add()1 does handle the situation, and it looks as though a random [ATCG] generate is
used to replace an 'N'.
Example sam entries of reads aligning to contiguous 'N' regions - excuse the weird header (QNAME) it is required for our algorithm:
It may be worth noting, that these "reads" that we are aligning are the product of out algorithm.
Consequently, we need to generate the quality string associated with the read ourselves; for this
we decided to give a maximum quality
~ for all positions. I have read around that bwa does
take this quality string into account for alignments. Perhaps we should be using a randomly generated
sequence, in order to not bias the results - or, maybe be assuming the worst. Any thoughts?
GATTACAGACGTGAGCCACTGTGCCTGGCCCTTTTTTTTTTTTTTTTTTTTTTTTTTCCAAAGAGATGGCGTTTCACTCT[11;18;43704232] 16 22 29934750 37 109M * 0 0 CACTCCATCCTGAGCAATAGAGTGAAACGCCATCTCTTTGGAAAAAAAAAAAAAAAAAAAAAAAAAAGGGCCAGGCACAGTGGCTCACGTCTGTAATCCCAGCACTTTG ~~~~~~~~~~~~~~~~~~~~~~~~~~~~~~~~~~~~~~~~~~~~~~~~~~~~~~~~~~~~~~~~~~~~~~~~~~~~~~~~~~~~~~~~~~~~~~~~~~~~~~~~~~~~~ XT:A:U NM:i:0 X0:i:1 X1:i:0 XM:i:0 XO:i:0 XG:i:0 MD:Z:109 TGAGCCACCGCATCCGGCCCTTTTTTTTTTTTTTTTTTTTTTTTTTTCCTAGAGGGAGTCTTACTCTTGTCACCCAGG[12;11;43704235] 16 22 32375876 37 101M * 0 0 CTGTTCTCCAGCCTGGGTGACAAGAGTAAGACTCCCTCTAGGAAAAAAAAAAAAAAAAAAAAAAAAAAAGGGCCGGATGCGGTGGCTCATGCCTGTAATCC ~~~~~~~~~~~~~~~~~~~~~~~~~~~~~~~~~~~~~~~~~~~~~~~~~~~~~~~~~~~~~~~~~~~~~~~~~~~~~~~~~~~~~~~~~~~~~~~~~~~~~ XT:A:U NM:i:0 X0:i:1 X1:i:0 XM:i:0 XO:i:0 XG:i:0 MD:Z:101 TTTTTTTTTTTTTTTTTTTTTTTTTTTTTTTCTTCGGCTGGAATGACCTGGG[31;9;43704240] 0 22 47159264 37 92M * 0 0 CCACCTCCTATGTTGTGTTAGCAGGAAGTTTTTTTTTTTTTTTTTTTTTTTTTTTTTTTTTTCTTCGGCTGGAATGACCTGGGTACACCCTA ~~~~~~~~~~~~~~~~~~~~~~~~~~~~~~~~~~~~~~~~~~~~~~~~~~~~~~~~~~~~~~~~~~~~~~~~~~~~~~~~~~~~~~~~~~~~ XT:A:U NM:i:0 X0:i:1 X1:i:0 XM:i:0 XO:i:0 XG:i:0 MD:Z:92 TTTTCTTTCTTTCTTTTTTTTTTTTTTTTTTTTTTTTTTTGCACTTCGCC[24;26;43704255] 16 22 39258488 37 100M * 0 0 CAGGTGGGGCTCCACTGTCCTGTGTGGGCGAAGTGCAAAAAAAAAAAAAAAAAAAAAAAAAAAGAAAGAAAGAAAAAAGAAAAACAAAAGAAAAAAGAAA ~~~~~~~~~~~~~~~~~~~~~~~~~~~~~~~~~~~~~~~~~~~~~~~~~~~~~~~~~~~~~~~~~~~~~~~~~~~~~~~~~~~~~~~~~~~~~~~~~~~~ XT:A:U NM:i:0 X0:i:1 X1:i:0 XM:i:0 XO:i:0 XG:i:0 MD:Z:100 ATTGATGATATGCATTTTTTTTTTTTTTTTTTTTTTTTTTTTTGCCGGAATACCACAGAAGGGAGATTGGGT[8;0;43704259] 16 22 17803639 37 80M * 0 0 ACCCAATCTCCCTTCTGTGGTATTCCGGCAAAAAAAAAAAAAAAAAAAAAAAAAAAAATGCATATCATCAATCTAATCCT ~~~~~~~~~~~~~~~~~~~~~~~~~~~~~~~~~~~~~~~~~~~~~~~~~~~~~~~~~~~~~~~~~~~~~~~~~~~~~~~~ XT:A:U NM:i:0 X0:i:1 X1:i:0 XM:i:0 XO:i:0 XG:i:0 MD:Z:80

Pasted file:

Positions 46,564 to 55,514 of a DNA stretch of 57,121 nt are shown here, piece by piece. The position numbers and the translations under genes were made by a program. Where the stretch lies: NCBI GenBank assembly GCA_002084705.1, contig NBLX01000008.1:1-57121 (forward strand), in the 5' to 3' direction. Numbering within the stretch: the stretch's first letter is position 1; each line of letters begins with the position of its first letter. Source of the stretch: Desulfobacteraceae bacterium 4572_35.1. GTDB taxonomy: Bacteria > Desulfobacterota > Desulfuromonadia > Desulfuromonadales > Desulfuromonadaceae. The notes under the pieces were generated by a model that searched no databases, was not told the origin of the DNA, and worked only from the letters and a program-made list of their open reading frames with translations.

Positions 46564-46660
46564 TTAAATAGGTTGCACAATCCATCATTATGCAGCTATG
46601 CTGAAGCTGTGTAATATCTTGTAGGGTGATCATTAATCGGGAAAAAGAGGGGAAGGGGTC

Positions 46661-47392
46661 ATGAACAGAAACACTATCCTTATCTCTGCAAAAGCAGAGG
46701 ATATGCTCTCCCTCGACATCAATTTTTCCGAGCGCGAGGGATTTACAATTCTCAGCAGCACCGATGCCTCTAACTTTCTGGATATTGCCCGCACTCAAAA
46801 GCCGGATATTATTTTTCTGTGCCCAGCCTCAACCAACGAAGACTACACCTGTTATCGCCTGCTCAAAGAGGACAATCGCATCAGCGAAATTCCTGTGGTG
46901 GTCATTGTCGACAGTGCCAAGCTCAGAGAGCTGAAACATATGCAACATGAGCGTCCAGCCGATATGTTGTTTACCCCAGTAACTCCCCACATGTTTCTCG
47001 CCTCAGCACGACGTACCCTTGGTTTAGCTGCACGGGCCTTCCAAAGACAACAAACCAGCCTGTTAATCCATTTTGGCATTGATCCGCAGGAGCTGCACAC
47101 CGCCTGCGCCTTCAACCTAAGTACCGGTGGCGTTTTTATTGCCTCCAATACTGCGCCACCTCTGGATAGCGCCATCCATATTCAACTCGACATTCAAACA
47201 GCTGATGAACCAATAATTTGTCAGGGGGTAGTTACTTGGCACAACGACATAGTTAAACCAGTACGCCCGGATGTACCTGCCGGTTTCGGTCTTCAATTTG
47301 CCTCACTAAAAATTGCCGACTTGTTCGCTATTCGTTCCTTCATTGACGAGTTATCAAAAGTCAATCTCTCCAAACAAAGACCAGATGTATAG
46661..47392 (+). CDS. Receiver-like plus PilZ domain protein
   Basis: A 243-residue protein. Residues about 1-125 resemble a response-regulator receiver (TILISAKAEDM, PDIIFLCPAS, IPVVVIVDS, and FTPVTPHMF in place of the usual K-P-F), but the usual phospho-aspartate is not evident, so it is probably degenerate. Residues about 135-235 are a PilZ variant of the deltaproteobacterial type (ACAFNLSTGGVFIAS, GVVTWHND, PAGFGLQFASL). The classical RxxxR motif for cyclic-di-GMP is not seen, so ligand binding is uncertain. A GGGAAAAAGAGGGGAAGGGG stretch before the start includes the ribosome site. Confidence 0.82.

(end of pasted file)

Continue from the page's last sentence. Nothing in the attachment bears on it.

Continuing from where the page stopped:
So, not only do the reads align, to what appears to be these 'N' regions, they also have a high MAPQ score;
which I suppose means they align very well. Indeed the NM field of BWA reports a zero edit distance!!
I would say this is highly unlikely that these reads would align with a zero edit distance, given the contiguous
'N' sequences are filled with random [ATCG].
Is there something wrong with how I am using
bwa aln given the above commands? Or a flag I can add?
UPDATE 4: There was no effect on the alignment by switching the fastq quality string to the lowest quality.